IT & Systems Management

Smartwatch parade keeps on ticking with Qualcomm's Toq

Qualcomm on Wednesday announced the Qualcomm Toq, a smartwatch slated for a fourth quarter release to provide a focal point for the technologies and services under development at the company.

Some of these services were on display at the Qualcomm Uplinq conference in San Diego on Wednesday, including AllPlay, a streaming music service with Rhapsody that will compete with Apple's AirPlay and the recently announced Spotify Connect.

Qualcomm chief executive Paul Jacobs also announced a partnership with the Miami Dolphins football team, who will use Qualcomm's "Gimbal" technology to make apps location-aware, and push deals and additional content to fans at the stadium when they wander in range. The company also showed off a new capability in its existing augmented-reality technology, known as Vuforia, which can import actual objects into an augmented reality environment.

It's all part of what Jacobs called the "digital sixth sense," the first instantiations of which are the sort of digital personal assistants like Siri or Google Now. "This is just the start of stuff that's going to come," Jacobs said.

The Toq joins the Samsung Galaxy Gear, not to mention rumored smartwatches from Apple and Microsoft. But the Toq is real, and Jacobs demonstrated the watch on stage during his talk.

Jacbos didn't disclose the price of the watch, but said it uses a Mirasol screen that's visible in bright sunlight. The Toq connects to your smartphone via Bluetooth, and will allow the user to make and receive calls, send text messages, receive notifications, and use basic applets like AccuWeather weather applications. It also includes a music player, which will connect to a set of wireless earbuds that Qualcomm will bundle with the watch itself. The watch and earbuds will charge wirelessly, with a battery life that will last for "days," Jacobs said.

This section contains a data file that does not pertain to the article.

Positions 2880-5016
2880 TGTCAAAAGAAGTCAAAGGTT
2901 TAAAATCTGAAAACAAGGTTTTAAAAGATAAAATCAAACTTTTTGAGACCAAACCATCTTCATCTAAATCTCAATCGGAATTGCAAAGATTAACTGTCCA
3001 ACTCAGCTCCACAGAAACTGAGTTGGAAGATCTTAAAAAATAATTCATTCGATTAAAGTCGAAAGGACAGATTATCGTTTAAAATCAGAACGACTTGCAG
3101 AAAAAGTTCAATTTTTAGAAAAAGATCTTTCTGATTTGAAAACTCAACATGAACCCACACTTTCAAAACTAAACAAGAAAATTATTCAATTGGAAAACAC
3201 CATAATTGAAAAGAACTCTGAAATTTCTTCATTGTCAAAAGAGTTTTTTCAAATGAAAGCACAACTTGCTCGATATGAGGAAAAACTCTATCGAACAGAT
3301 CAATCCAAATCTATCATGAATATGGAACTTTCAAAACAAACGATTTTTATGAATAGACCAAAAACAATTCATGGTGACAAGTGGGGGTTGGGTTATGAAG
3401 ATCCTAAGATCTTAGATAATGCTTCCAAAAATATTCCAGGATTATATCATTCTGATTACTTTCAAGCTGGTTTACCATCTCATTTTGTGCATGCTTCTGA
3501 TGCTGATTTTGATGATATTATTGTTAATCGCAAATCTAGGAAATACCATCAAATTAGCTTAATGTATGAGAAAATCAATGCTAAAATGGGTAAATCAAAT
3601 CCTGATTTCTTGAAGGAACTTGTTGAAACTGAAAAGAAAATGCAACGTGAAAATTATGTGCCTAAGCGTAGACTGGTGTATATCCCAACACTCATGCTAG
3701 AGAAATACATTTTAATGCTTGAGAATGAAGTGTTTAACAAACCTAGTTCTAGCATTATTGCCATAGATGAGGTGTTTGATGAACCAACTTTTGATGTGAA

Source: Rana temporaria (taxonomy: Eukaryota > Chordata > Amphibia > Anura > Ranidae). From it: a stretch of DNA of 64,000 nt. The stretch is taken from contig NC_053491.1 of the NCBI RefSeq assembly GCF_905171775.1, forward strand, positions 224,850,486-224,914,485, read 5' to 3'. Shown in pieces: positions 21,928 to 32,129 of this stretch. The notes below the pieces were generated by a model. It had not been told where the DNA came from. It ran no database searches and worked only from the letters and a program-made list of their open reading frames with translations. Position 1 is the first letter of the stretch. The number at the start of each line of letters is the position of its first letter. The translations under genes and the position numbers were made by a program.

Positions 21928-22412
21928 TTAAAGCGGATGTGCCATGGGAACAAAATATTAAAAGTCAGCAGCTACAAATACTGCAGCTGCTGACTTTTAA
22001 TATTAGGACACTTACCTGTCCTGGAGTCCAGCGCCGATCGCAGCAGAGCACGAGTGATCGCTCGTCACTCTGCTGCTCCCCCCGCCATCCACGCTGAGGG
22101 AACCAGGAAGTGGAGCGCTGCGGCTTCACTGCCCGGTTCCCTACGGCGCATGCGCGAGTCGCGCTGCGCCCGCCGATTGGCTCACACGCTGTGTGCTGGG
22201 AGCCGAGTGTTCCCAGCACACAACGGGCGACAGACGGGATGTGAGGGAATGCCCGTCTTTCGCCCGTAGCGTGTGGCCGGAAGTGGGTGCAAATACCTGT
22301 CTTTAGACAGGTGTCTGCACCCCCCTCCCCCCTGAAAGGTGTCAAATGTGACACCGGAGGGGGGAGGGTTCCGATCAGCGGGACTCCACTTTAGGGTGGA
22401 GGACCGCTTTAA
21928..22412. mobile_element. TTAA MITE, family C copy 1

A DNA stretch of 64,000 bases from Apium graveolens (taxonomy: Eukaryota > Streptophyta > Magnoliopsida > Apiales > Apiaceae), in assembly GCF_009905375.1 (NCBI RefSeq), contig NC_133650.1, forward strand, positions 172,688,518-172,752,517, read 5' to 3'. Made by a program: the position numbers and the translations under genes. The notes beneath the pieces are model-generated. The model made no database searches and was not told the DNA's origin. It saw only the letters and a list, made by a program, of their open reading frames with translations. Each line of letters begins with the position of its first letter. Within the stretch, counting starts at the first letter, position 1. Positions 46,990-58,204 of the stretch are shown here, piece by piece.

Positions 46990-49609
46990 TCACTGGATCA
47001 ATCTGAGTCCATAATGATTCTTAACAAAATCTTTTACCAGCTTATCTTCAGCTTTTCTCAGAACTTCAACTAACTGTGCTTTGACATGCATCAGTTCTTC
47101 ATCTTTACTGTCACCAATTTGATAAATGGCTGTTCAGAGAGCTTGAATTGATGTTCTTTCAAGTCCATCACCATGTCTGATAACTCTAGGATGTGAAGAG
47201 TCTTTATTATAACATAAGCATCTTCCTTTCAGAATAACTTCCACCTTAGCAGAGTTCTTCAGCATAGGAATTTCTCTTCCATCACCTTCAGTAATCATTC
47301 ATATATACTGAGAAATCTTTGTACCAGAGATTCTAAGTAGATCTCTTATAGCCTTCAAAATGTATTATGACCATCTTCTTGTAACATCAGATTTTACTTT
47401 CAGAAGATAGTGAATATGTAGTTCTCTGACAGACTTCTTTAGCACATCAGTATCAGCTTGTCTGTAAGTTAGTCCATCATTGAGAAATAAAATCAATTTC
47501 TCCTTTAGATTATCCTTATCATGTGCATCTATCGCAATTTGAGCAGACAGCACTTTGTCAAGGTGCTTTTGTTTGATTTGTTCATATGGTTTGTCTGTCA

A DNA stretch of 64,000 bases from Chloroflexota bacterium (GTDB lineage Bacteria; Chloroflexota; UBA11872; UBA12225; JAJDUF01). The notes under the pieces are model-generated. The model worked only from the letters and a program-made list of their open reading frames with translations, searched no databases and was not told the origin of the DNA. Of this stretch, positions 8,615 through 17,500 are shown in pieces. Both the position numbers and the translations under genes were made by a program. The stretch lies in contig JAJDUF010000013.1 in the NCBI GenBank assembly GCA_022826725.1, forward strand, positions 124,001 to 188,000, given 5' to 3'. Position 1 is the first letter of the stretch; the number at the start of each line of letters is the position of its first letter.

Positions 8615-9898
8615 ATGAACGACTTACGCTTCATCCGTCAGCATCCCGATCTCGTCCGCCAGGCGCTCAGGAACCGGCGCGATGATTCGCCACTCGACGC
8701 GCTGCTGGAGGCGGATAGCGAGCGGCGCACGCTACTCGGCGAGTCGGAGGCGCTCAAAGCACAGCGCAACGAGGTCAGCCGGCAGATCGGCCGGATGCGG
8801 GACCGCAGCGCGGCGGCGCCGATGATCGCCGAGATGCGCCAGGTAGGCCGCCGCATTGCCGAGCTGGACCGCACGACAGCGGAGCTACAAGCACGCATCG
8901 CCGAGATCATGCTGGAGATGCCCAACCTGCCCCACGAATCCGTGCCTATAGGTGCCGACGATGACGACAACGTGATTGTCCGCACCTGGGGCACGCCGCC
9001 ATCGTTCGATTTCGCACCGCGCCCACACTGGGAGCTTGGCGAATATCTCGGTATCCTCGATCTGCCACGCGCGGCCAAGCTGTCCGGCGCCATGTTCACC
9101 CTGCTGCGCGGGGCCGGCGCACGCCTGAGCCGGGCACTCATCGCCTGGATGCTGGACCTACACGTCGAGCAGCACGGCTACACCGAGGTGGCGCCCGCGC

The software in the Toq is upgradeable and will communicate with devices like the 2Net Mobile medical devices, using apps designed by Qualcomm that will run on a smartphone.

Qualcomm is most commonly known for its mobile application processors and wireless components. However, to sell more components, the company has also developed sophisticated tools and applications that show off the power of its components.

One of those is a technology called AllJoyn, which facilitates device-to-device interaction. "We're trying to create this common language for the Internet of everything," Jacobs said.

AllJoyn forms the foundation of AllPlay, an optimized technology for audio streaming that music streaming vendor Pandora agreed to use. In a demonstration, AllPlay streamed music to several sets of AllPlay-enabled speakers, with independent volume controls for each set of speakers, as well as the capability to stream different songs to each speaker.

It's unclear, however, how many speaker manufacturers will include AllPlay technology. Spotify, for example, announced partnerships with Argon, Bang & Olufsen, Denon, Hama, Marantz, Philips, Pioneer, Revo, Teufel, and Yamaha. Jacobs only said that Qualcomm was talking to leading speaker vendors, and did not provide further details.

The Gimbal technology, for its part, uses Bluetooth to provide "microlocation" services. In the future, Jacobs said, app developers will use the Gimbal technology to push data and additional offers to those that wander in range.

Finally, Qualcomm showed off a new capability of Vuforia, a foundational augmented reality technology that the company claimed many app developers use. A "dynamic terrain" capability that has been added to Vuforia "scanned" in ordinary objects like a tissue box, a stack of books, and a vase, transforming them into virtual objects. Qualcomm executives then mapped that into a digital world, where characters and monsters climbed the objects and interacted with them using realistic physics.

Representatives from MIT's Media Lab also applied a "digital layer" to real-world objects, so that turning a virtual dial on a rock--that didn't exist in real life--turned the audio volume up and down.


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